wrong and it is necessary to alight, how is the machine to rise again without the station device? A locomotive machine that can not stop anywhere and again resume its journey is an impracticable one. This, I think, will prove the greatest of all the difficulties.
2. Stability in Progress.—Once fairly up, as already seen, there is no reason why a moving aëroplane should not sustain a heavy flying machine indefinitely if nothing disturbs its equilibrium. Therefore, once up, we might hope for success in still air, or even possibly in a perfectly uniform current. But air currents are extremely variable in time (puffs and gusts) and in space—i. e., air streams of varying velocities and varying directions. When we see the frantic evolutions of a badly made kite, or of any kite if the steadying string breaks, we are warned of the danger of our aeroplane at high speed and with variable wind, unless skillfully managed, perhaps by means of several independent propellers and adjustable aëroplanes. In the bird we have the last perfection of skill acquired by constant practice and inherited through successive generations. Even if the science of aviation were perfect, the exquisite art necessary to manage such a machine seems almost hopelessly unattainable.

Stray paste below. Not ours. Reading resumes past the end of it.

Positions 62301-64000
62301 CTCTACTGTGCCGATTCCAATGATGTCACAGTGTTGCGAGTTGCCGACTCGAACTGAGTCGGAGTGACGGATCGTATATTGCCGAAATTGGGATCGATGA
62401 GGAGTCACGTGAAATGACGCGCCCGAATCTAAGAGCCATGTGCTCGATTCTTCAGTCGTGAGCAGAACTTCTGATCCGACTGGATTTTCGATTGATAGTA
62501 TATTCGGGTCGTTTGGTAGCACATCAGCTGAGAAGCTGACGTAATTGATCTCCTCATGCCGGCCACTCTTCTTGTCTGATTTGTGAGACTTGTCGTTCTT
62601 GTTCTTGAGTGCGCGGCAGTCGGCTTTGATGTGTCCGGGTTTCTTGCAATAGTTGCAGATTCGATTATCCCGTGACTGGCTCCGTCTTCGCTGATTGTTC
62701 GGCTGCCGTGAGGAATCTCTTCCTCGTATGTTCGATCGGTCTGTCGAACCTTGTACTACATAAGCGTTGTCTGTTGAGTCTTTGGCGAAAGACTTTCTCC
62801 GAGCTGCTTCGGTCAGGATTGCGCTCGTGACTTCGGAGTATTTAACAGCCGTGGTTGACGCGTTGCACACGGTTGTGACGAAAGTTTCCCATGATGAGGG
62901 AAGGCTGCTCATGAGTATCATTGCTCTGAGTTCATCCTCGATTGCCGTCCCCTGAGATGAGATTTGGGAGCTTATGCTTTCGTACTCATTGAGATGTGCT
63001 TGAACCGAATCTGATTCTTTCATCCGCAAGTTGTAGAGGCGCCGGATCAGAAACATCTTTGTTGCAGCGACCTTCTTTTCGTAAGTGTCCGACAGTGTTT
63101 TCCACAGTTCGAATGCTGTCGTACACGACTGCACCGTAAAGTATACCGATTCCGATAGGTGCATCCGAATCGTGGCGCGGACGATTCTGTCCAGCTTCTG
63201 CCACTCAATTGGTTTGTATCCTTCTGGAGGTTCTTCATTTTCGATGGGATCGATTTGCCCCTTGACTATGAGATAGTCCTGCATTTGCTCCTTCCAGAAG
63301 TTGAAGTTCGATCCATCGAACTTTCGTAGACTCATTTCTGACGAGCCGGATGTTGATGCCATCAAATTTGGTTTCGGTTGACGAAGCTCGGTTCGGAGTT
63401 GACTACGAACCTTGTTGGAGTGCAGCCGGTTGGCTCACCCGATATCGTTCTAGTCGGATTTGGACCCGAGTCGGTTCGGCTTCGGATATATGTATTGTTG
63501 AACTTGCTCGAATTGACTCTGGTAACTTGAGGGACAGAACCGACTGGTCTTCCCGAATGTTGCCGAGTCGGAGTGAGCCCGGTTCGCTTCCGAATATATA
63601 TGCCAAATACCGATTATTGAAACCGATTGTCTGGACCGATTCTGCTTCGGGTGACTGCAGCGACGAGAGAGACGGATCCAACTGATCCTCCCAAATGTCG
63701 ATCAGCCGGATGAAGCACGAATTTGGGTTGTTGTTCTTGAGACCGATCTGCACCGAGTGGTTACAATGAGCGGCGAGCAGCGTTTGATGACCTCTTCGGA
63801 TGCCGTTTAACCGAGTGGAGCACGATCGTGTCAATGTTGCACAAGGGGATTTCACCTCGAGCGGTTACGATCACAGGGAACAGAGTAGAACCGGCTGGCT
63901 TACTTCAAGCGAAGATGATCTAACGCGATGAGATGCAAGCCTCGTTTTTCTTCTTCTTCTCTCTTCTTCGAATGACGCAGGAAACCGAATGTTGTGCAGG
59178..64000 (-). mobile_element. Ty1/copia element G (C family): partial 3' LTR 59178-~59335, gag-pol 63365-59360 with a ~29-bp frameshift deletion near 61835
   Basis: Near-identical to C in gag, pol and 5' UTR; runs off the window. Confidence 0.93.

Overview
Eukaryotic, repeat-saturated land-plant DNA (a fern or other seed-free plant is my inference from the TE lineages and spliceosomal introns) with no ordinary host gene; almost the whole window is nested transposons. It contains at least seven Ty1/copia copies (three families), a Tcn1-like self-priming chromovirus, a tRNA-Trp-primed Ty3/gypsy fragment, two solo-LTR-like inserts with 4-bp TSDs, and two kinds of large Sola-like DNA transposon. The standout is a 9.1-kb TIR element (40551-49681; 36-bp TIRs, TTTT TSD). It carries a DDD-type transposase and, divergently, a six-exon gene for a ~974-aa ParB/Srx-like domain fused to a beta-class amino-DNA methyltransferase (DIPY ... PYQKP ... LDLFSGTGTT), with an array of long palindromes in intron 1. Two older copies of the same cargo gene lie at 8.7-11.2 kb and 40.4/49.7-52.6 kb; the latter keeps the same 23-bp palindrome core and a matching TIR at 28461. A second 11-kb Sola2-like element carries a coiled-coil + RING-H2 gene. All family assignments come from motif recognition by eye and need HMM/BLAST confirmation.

3. Safety in Alighting.—If the last--i. e., stability in progress—be attained, I suppose this also may be. In still air, by checking the velocity by the use of the propellers, the aeroplane would let down the machine with all the gentleness desirable. With head wind, also, there is no reason why alighting should not be successful. With the wind aft, it would be necessary to turn about and face the wind, as a bird does under similar circumstances. A 'parachute, with tubular opening atop, descends with perfect steadiness.
4. To all these difficulties we must add the enormous hazard of a first attempt, the apparent impossibility of approaching success gradually, and thus practicing the difficult art of managing with safety.
Conclusion. Under present lights, therefore, it is no longer justifiable to say, as I have previously done, that a flying machine is physically impossible. I therefore retract that expression. But the engineering difficulties are enormous and possibly insurmountable. At the present time the nearest approach to success in aerial locomotion is still to be found in the French dirigible balloon—i. e., a balloon propelled and steered by machinery—and for some time to come the best success may still be looked for in that direc-
- The Chinese have most ingeniously utilized this principle in the construction of little kites shaped like a bird, with wings and tail. These require no long, steadying tail, because the wings are made tubular at the tips, and the outrush of the air keeps the kite steady.